LAS VEGAS – Warner Bros. and Peter Jackson set frames racing Tuesday at CinemaCon, but did exhibs’ hearts beat faster? Maybe not so much.
Exhibs and press who gathered at Caesars Palace for WB’s presentation — including 10 minutes of “The Hobbit: An Unexpected Journey” — were decidedly mixed over what they saw of the pic’s 48 frames-per-second format, which James Cameron championed at last year’s confab but won’t arrive in theaters until the first half of Jackson’s adaptation, due Dec. 14.
Exhibitors would need at least software-level projection upgrades to show the format, and while the footage presented a dark and intriguing vision for the “Lord of the Rings” origin story, not all were enamored of the look of the doubletime frame rate.
The “Hobbit” reel looked distinctively sharper and more immediate than everything shown before it, giving the 3D smoother movement and crisp sharpness, while losing the cinematic glow of the industry-standard 24 fps. The realism gave CG characters a distinct presence, but human actors seemed overlit and amplified in a way that many compared to modern sports broadcasts (as high as 60 fps in HD) and daytime television.
“It reminds me of when I first saw Blu-Ray, in that it takes away that warm feeling of film,” said one owner of a midsized, Western-states exhib chain. “It looked to me like a behind-the-scenes featurette.”
Jackson has eight months to address imperfections in what is sure to be a rigorous post-production, given what’s at stake for public acceptance of faster projection.
While the demonstration was the talk of Caesars, Warner Bros. brought other major product to the Colosseum stage. The studio showed off explosive footage from “The Dark Knight Rises,” with Christopher Nolan on hand to introduce, and put Will Ferrell-Zach Galifianakis laffer “The Campaign” on the radar with a well-received reel. “Rock of Ages” director Adam Shankman came out to tout the upcoming tuner, while Tim Burton talked at length about Johnny Depp starrer “Dark Shadows.”
Depp came, too, and joined Burton onstage to say all of two words as the house went dark: “Have fun.”
Warner also showed a healthy amount of footage from “The Great Gatsby,” which director Baz Luhrmann admitted via a videotaped message he wasn’t quite ready to do. Though the several minutes of lavish sets and whirling parties from the 1920s period drama were apparently raw, untouched footage, the cinematic scope of the 3D largely impressed the CinemaCon crowd, immediately drawing comparisons to Martin Scorsese’s “Hugo.”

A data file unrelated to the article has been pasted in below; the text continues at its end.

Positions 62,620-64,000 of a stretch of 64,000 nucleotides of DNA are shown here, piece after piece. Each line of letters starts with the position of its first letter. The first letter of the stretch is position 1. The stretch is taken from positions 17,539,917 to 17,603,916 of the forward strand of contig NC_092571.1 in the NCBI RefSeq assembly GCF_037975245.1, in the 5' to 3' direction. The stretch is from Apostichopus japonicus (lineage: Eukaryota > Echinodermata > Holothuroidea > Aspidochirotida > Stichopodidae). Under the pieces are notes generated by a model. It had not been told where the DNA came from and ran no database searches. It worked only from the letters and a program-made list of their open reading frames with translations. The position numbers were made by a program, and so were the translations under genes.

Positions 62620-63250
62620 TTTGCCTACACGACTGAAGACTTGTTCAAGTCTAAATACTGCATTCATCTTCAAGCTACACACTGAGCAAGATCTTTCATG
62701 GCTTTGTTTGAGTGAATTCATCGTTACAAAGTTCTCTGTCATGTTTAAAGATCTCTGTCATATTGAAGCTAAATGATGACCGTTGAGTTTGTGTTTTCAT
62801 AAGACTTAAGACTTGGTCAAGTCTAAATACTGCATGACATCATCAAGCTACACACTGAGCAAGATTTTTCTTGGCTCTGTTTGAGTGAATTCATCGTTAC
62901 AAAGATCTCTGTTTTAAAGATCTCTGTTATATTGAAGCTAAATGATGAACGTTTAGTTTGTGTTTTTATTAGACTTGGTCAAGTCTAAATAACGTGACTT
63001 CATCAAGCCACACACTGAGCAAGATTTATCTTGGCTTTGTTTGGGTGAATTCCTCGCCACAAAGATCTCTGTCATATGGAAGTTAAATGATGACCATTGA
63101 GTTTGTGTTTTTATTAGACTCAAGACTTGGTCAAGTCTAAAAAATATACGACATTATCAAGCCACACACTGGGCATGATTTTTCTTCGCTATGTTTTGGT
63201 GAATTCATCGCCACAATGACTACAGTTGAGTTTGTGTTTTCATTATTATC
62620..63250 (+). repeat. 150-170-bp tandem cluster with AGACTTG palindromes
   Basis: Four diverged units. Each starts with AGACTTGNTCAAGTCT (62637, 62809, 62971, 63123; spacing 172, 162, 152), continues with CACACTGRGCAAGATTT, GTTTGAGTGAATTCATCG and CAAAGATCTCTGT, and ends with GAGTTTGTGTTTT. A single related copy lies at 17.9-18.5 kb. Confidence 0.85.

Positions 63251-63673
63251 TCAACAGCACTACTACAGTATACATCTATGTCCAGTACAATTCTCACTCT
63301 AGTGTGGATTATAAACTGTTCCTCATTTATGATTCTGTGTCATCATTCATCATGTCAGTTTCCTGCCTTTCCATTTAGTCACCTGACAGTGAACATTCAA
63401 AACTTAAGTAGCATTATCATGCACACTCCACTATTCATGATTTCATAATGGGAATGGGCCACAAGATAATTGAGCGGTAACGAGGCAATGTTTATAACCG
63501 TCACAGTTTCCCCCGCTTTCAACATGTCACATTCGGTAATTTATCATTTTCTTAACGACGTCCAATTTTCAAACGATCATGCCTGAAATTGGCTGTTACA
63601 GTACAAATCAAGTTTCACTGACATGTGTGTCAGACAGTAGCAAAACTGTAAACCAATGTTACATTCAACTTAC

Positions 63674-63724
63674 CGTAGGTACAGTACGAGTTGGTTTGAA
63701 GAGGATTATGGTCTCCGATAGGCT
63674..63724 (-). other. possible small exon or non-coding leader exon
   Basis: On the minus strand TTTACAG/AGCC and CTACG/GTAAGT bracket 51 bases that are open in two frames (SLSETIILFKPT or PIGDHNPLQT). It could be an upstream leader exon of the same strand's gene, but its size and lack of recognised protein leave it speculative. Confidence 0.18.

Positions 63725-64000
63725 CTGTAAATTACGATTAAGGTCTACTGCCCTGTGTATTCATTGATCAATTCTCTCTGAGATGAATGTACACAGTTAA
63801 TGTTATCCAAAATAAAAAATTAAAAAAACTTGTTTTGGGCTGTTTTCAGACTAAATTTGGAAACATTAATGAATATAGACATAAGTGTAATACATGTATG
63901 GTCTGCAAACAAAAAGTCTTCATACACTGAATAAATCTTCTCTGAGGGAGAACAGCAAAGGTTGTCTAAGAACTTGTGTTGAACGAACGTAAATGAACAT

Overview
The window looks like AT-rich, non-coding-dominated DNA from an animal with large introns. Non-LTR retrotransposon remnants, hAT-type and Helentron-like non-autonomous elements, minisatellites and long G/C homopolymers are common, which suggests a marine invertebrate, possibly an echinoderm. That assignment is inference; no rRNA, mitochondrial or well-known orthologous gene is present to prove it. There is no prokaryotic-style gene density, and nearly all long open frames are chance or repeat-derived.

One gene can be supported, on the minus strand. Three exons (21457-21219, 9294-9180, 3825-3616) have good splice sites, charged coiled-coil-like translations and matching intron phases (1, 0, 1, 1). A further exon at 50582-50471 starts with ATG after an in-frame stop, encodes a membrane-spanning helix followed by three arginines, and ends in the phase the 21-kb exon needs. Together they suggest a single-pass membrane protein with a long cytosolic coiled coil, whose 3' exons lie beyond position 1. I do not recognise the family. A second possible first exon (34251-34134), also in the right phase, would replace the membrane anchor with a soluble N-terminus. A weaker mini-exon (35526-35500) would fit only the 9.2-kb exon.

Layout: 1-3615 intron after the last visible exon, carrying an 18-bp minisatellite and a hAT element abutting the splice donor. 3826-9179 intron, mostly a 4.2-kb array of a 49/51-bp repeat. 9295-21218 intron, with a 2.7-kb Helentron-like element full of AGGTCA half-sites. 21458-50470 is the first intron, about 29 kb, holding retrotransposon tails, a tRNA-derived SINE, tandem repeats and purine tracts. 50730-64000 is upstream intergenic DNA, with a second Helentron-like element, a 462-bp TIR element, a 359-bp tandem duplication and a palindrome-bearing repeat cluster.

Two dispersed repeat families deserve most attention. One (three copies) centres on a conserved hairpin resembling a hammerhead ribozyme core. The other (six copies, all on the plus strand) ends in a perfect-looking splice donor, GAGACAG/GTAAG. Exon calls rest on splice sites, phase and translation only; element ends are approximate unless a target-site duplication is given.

Paramount kicked off CinemaCon the night before with its slate presentation. Though its relationship with DreamWorks Animation is still in limbo, DWA threequel “Madagascar 3” and all-new toon “The Guardians” made up the backbone of Par’s presentation, with Jeffrey Katzenberg onstage to present what he called “one of the most original and unique movies we’ve ever made at DreamWorks.”
Par also debuted footage from “One Shot,” its adaptation of Lee Child’s novels featuring towering antihero Jack Reacher, played by Tom Cruise. Thesp wasn’t in attendance but said via videoconference, “I’m obviously not six-foot-five, but (the filmmakers) felt I was the right guy to drive fast cars and kick the shit out of people.”
As he often does, Sacha Baron Cohen stole the show, arriving in character as Shabazz Aladeen after footage from his upcoming “The Dictator” unspooled (Par screened the pic later that night). Cohen used the opportunity to unleash a mini-roast on many in attendance — and nothing was sacred. “I thought I was going to be the only dictator in attendance,” he said. “Imagine my surprise when I saw that Jeffrey Katzenberg is here.”
He also took a shot at Disney, explaining that when one of his movies bombs, his response is to just “shoot the executive,” suggesting that they do the same for “John Carter.”
“Oh wait — they already did!” he said, drawing huge laughs (and equal groans).
Disney was set to make its presentation later Tuesday, with Sony going Wednesday and U and Fox taking their turns Thursday, marking the first time in a decade that all six majors participated in the Las Vegas confab.